Amazon’s New Invention is a Game Changer
Amazon have done it again on the cool but probably unnecessary gadget front, and this time have come up with headphones that recognise sound patterns. In other words, if you’re an anti-social headphones user that likes to block out the rest of the world whilst you listen to music and pretend you’re somewhere else, you will be able to hear over your music when someone calls your name due to breakthrough new technology. This is all well and good if it’s a matter of urgency, not so great if someone annoying is just shouting your name for no real reason other than to piss you off. Admittedly, the technology is still in the planning stage and so there is still room for it to fail, but if it works, this could be the next game changer in the headphone world since wireless.
The headphones work by recognising all sounds, and actively muting the irrelevant ones such as general chit chat and the general noise of outside, eg. cars on the roads, and stopping the noise coming from your headphones when they recognise certain keywords eg. your name. It could be a specific trigger word, a phrase or even a sound that will cause the headphones to divert your attention. Upon recognising your specific keywords, the headphones will stop cancelling out noise from the outside, so that your music is interrupted. You will then be aware that something or someone is trying to get your attention. Will headphones like this be a hit? Most people listen to music to get away from the outside noise, but in the likes of an office environment they may be useful. People tend to sit with just one earphone in, for fear of missing an important notice, or to simply avoid the awkwardness of not being able to hear someone when they are talking. Now you can enjoy your music without the fear of accidentally ignoring someone.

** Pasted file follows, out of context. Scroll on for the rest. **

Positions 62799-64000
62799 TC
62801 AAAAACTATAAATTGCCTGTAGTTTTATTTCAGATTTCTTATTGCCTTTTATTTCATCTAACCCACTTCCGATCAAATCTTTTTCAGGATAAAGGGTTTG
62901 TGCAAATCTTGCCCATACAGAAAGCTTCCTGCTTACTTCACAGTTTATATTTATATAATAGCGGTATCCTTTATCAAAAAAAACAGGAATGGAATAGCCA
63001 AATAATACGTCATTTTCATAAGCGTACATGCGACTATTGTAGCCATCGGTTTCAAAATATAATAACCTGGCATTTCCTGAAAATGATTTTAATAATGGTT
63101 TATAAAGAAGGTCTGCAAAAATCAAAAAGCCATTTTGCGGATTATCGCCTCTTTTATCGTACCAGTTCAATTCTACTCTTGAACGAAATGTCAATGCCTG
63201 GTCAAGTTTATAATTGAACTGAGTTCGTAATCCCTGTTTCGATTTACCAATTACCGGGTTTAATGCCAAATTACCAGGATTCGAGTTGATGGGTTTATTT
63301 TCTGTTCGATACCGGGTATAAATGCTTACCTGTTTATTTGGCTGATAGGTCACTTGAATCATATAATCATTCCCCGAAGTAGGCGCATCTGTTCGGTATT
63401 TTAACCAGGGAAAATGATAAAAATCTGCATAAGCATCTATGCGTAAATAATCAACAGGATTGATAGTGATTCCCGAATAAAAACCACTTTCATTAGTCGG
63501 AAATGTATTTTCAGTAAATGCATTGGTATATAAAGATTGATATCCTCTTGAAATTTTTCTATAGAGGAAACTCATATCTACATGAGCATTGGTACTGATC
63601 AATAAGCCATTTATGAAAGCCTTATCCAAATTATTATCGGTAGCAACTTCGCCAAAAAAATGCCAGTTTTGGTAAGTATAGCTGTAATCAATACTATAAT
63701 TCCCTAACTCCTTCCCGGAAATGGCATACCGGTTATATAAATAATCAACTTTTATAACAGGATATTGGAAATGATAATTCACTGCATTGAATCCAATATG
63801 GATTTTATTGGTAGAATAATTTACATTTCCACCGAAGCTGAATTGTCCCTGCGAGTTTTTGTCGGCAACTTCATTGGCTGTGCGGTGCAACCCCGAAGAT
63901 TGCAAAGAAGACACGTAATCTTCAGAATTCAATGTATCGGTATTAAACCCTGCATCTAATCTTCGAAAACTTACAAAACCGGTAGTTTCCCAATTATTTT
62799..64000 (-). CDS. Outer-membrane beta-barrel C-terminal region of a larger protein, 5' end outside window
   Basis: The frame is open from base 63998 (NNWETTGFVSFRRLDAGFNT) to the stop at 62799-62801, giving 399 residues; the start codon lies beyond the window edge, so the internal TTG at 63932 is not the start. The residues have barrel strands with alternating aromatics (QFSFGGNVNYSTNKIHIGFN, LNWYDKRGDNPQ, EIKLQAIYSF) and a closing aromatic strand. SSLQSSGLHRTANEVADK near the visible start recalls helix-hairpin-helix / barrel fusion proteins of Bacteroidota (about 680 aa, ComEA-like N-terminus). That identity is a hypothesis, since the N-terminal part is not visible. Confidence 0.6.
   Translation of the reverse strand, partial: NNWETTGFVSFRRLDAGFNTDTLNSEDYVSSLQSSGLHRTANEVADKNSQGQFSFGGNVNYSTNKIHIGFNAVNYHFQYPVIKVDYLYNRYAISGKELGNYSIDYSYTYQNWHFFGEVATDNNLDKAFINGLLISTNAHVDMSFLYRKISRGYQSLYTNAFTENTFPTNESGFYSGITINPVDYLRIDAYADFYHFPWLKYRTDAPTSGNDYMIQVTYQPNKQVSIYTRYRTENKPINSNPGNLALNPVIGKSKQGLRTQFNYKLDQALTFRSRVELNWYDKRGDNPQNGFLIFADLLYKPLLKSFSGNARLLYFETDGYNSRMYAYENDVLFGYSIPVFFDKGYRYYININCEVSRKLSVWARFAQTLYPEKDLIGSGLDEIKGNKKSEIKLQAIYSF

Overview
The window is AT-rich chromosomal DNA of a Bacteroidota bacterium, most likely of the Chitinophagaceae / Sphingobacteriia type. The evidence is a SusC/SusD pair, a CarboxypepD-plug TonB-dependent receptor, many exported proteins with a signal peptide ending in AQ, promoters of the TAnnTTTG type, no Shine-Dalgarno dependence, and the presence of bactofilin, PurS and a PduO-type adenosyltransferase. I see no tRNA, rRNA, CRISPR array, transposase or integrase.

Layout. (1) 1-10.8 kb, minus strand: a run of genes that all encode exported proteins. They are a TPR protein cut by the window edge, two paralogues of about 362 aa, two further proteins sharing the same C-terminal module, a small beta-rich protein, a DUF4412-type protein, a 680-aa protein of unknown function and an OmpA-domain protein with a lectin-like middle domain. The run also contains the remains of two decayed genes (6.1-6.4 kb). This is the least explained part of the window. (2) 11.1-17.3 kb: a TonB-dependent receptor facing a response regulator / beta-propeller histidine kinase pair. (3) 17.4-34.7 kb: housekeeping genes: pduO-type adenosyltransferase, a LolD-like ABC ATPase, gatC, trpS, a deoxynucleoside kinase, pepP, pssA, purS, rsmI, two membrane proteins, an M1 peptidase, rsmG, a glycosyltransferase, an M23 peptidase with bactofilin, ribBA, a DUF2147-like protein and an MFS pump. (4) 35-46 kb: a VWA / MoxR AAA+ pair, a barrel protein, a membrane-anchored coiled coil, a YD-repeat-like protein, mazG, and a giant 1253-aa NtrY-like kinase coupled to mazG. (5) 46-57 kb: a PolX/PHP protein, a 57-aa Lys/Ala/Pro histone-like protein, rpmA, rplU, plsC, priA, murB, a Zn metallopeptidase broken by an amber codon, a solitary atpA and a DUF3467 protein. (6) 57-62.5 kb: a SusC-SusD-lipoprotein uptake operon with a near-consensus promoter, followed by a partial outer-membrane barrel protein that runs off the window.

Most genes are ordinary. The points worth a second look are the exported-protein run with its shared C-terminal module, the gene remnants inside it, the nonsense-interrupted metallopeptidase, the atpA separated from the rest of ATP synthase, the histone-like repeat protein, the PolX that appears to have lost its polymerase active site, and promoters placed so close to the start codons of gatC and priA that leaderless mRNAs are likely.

The company that are designing these headphones have already made some pretty impressive inventions in the world of sound technology in the form of Amazon Echo. The speakers adopt a virtual reality vibe, as users interact with Alexa, the built in virtual assistant. You will have to acknowledge your assistant by saying ‘hey Alexa’ and ta da, your speakers will fire up and are good to go. Although impressive, the interaction with speakers may seem a little unnecessary for some. Another motive behind adopting virtual assistants and noise wary headphones is safety. Although a great time passer when walking, headphones do disguise hazard bearing noises, and if your head phones make you aware to potential danger, then surely they are definitely worth an investment? The company hopes that soon the selective hearing technology will be able to be tailored to keywords of your choice. The development and further improvements of this technology is going to take time, as obviously there is no room for mistakes when it comes to sound cancelling, and everything needs to happen in real time, there and then, in the moment.